Some of you may have heard of #ImInToHire. For those of you who have no idea what I’m talking about you can click here. Basically, Best Buddies is working on a program to get employers to pledge to hire people with intellectual and developmental disabilities (IDD.) When I first heard of this I thought it sounded like a great idea, but now it has become a lot more important to me. Why?
Because I made a new friend this weekend and her name is Annemarie and she is awesome and inspiring and an amazing writer. And she has Down Syndrome. I spent the whole day with her Saturday working on her speech for the Best Buddies Ambassador Program, where the Buddies learn public speaking so that they can help raise awareness for people with IDD by speaking at and attending events. In essence to be an Ambassador for the program. Hence the name…anyway…
I have written previously about another experience with Best Buddies that you can read here. But today I want to really focus on just how much we as a society are missing when we don’t see all of the positive contributions that people with IDD can add to this world. Part of the problem is that many of us don’t have any regular interactions with people like Annemarie. Because 85% of people with developmental disabilities do not have a paid community job. Let’s think about that for a moment. 85%. And that is not because they are lazy or not looking. I spoke to one very smart and articulate man who has been actively searching for a job for over a year.
Do you know what Annemarie said was one of her biggest goals in life? Independence. She wants to be able to be a part of the community just like the rest of us. Who provides a service and gets paid for her work. But it’s difficult, because when a person with Down Syndrome or Autism or Cerebral Palsy goes in for an interview, they are competing against people who don’t have a disability. Even if they are completely capable of doing that job, they are at an automatic disadvantage. Maybe their speech is a little difficult to understand, or they don’t make eye contact the way others do, or they just look different. And the person doing the interview thinks, well, it would just be easier to hire the person without an IDD. It’s not automatic for most people, we need to make an active effort at inclusion.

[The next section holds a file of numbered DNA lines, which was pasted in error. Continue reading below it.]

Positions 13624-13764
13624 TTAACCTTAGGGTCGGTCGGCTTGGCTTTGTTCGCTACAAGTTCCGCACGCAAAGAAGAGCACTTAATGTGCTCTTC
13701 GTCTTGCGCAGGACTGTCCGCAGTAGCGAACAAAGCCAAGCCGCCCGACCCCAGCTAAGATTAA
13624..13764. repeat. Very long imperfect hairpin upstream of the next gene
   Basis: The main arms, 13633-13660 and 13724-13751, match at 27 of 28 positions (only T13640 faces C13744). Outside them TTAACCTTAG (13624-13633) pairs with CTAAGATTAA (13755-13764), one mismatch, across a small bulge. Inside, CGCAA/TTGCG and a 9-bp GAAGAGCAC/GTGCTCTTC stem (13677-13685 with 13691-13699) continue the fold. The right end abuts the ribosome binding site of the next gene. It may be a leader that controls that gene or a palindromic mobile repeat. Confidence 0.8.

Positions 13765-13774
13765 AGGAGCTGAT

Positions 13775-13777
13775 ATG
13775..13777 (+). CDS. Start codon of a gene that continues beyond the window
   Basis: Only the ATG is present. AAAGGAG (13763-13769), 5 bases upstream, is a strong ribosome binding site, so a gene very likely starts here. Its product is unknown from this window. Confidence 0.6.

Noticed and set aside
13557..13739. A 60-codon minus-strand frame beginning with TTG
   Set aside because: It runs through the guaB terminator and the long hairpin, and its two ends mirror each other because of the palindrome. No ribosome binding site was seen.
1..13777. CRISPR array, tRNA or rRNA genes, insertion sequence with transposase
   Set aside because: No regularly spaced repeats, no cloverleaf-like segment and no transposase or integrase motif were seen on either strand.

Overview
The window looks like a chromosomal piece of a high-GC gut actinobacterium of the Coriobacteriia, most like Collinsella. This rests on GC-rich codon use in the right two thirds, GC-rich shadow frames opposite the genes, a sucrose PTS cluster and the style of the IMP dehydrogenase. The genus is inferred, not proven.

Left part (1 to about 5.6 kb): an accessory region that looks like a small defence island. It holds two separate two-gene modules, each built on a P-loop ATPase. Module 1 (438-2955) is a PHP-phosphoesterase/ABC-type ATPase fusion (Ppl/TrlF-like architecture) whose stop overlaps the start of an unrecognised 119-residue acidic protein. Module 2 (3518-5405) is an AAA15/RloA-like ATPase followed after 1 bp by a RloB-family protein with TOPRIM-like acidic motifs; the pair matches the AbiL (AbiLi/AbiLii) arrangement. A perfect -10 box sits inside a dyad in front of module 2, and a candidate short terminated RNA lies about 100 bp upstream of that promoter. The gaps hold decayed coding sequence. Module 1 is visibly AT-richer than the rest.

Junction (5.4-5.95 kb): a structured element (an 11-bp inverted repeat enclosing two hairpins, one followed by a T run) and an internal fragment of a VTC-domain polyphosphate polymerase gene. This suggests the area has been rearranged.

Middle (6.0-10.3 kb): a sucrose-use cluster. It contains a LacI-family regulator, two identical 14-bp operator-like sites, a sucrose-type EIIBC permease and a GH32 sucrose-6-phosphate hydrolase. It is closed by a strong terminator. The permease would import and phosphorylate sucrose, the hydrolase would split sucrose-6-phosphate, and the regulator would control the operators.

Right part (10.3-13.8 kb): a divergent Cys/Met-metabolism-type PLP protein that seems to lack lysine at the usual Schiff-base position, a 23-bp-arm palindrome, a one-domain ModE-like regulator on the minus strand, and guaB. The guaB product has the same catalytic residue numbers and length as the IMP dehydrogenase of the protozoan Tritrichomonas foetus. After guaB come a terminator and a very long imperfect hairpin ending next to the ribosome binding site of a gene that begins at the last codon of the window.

That is what is so cool about the I’m In To Hire program. Employers pledge to try and find job opportunities that would be appropriate for individuals with IDD. One of the speeches I heard on Saturday was from a young man who works at a gym. He said that he greets people and folds towels and that every day he feels proud because his friends can see him working. He is really happy to have that job, it makes him feel accepted and like he is a full member of the community. Helping someone find self confidence and pride in themselves is an amazing thing.
That gym employer could have chosen to hire a college student without IDD who maybe was doing this for a side job and didn’t really care too much about it. But instead they hired an intelligent, friendly, outgoing young man who happens to have a disability. And that job gives meaning to his life in a very profound way.
So if you have a company, maybe spend a minute thinking about what positions you have that would be well suited to someone with IDD. And then perhaps reach out to an organization like Best Buddies and ask them to recommend a few candidates who are looking for jobs in your area and would be a good fit for your needs. Or talk to your HR department and see if you can help facilitate the program at your workplace.
People with IDD are just that, people. With individual hopes and dreams, and so much to offer to this world. Please join with me in trying to help make our society one that welcomes them and their unique abilities and enthusiasm. And Annemarie, when you graduate if you are looking for a job, I’m hoping Mommies In Need will grow to the point that I can bring you or someone like you on to help. Because I can say loudly and with great pride that I’m In To Hire!